Every first Tuesday, the Deadly Dragon Sounds collective takes over the decks at APT for what can only be described as an unusual affair for the area. The Meatpacking District venue has always provided a weekend arena for hip-hop nerds and vinyl-lovers, and it’s easy to see that the DDS crew of Scratch Famous, JD, Queen Majesty, and Mr. K bring a similar vibe to the city’s reggae fans. While this particular group of collectors stay busy in the NYC music scene–managing their retail shop (we hear Sean Paul hangs out there) filled with rare finds and holding down a weekly radio show on EVR–catching one of their group DJ sets is something everyone should do at least once. Sure, you can find them at the trendy VON and grimy Lower East Side hotspot Happy Endings, but we’ll recommend APT every time.
The thing about APT is that it’s styled like a fancy Upper East Side apartment, but carries the feeling of a friend’s beach house. Once your eyes adjust to the dark room, you’ll immediately notice how different the crowd is from the usual suit & hair-gel combo that generally roams the Meatpacking District. We’ll credit this to the inviting atmosphere of the place: The dim lighting (provided by a few low-hanging lamps and votives scattered around the bar) is soaked up by dark, maroonish-brown wallpaper and the mahogany-colored floors and bartop. Armchairs and huge, comfy couches are scattered about just coherently enough to leave the subtle outline of a dance floor; a queen-sized bed surrounded by ottomans is nestled opposite the bar. (There are pillows and a blanket draped over top, but sleeping and/or getting frisky are not encouraged, or allowed.)
Then there’s the “wait-service” area, for those who can’t bear to stand at the bar: an elevated nook that we assume is supposed to represent some sort of dining area, filled with tables for two. The walls are decked with black-and-white photos of old family members and a somewhat unusual glass cutout of a world map (except North and South America are missing). Fear not, smokers–they’ve got a small patio out back in case you need it.
So, while the venue screams “trendy lounge,” the clientele are mostly people you might find at a friend’s house party, with the addition of a DJ (Mr. K at this point) dwarfed by turntables and surrounded by 45s. Mixed in with the dreads, beards, fitted caps, and hoodies are a few adorably dressed women dancing along to Linval Thompson’s “Sukiyama.” (It must be a favorite of Scratch Famous as well–he jumped out of his barstool and tackled a friend when it came on.) Lurking near a crew of casually dressed folks drinking Pilsners are three patrons splitting a $200 bottle of wine; neither party seems offended by the other.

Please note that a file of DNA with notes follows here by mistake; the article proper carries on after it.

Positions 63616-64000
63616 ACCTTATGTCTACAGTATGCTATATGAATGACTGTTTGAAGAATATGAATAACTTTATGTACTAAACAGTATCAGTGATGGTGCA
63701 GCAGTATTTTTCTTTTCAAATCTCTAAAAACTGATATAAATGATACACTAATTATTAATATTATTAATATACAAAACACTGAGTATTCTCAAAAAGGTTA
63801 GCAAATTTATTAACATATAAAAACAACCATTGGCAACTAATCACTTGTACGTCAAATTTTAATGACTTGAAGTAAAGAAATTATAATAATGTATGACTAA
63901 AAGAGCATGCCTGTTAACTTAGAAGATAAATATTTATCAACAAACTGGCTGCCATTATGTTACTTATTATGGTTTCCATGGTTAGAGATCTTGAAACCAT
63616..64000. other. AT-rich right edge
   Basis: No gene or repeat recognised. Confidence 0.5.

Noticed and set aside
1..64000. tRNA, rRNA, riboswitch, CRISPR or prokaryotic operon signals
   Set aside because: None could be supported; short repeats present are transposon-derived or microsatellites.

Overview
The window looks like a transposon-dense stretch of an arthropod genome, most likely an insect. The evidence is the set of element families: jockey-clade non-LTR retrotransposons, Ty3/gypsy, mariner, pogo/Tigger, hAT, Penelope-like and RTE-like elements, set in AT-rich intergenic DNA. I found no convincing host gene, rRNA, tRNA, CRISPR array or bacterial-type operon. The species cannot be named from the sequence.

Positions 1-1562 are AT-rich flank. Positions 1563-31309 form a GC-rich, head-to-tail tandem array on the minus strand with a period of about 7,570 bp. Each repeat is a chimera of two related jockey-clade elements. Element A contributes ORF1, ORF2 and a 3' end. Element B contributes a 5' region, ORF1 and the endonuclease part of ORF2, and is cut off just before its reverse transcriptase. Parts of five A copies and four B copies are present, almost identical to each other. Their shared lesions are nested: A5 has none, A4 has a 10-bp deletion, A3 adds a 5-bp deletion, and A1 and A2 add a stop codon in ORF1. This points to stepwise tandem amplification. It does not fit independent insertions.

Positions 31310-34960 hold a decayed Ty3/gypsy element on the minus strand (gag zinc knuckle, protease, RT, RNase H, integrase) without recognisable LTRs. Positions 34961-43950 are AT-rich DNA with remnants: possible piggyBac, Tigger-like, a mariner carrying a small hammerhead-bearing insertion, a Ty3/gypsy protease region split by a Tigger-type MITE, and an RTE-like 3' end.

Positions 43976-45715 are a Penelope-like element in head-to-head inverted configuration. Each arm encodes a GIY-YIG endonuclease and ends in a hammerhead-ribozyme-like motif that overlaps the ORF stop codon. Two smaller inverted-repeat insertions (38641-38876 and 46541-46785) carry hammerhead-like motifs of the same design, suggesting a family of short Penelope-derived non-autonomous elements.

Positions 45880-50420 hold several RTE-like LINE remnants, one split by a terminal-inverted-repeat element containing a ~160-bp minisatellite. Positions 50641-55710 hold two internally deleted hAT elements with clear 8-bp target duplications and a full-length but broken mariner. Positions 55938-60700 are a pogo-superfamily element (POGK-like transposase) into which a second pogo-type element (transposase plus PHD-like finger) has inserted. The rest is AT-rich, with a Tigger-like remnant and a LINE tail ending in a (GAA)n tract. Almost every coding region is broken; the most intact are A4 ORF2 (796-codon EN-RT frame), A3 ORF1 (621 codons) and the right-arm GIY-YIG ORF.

“We come here ’cause [the DJs] know their stuff,” one onlooker said in admiration, sipping on some sort of fruity concoction. He notes the song currently playing. “Like this one–when do you hear this out?” His friend chimes in: “And you’d never hear it in this ‘hood if it weren’t for them. We just take the L straight back to Lorimer–who cares where it’s at?”
That attitude prevailed during the night–people who clearly made a solo-adventure of the evening took to dancing by themselves, while those seated swayed in time. We even noticed the security guard dancing along as he inched his way in from door duties. “We want there to be a deeper appreciation of reggae,” explained the lovely Queen Majesty. “Usually you hear the same dancehall set, and we want people to be able to hear all of it. We’re feeling especially rootsy tonight.” (Ironically, the ever-popular Alton Ellis crooned “I’m still in love with you” overhead.)
The thing to know about this particular party is that it slows down early–that’s to be expected, considering the 9:30 p.m. start. Though the overly generous bartenders will trick you into staying with easy smiles and very, very stiff drinks (the extra-dirty martinis are strongly recommended, even at your typical Manhattan prices), much of the crowd starts to trickle out around 2 a.m. That doesn’t mean the party’s over, though–they don’t stop until the last person leaves and the DJs huddle around the bar for shots with the bartenders. “It’s fun for us, too,” one grinning bartender told us. “We get to come in for work and hang out with our friends and listen to good music. What’s better?”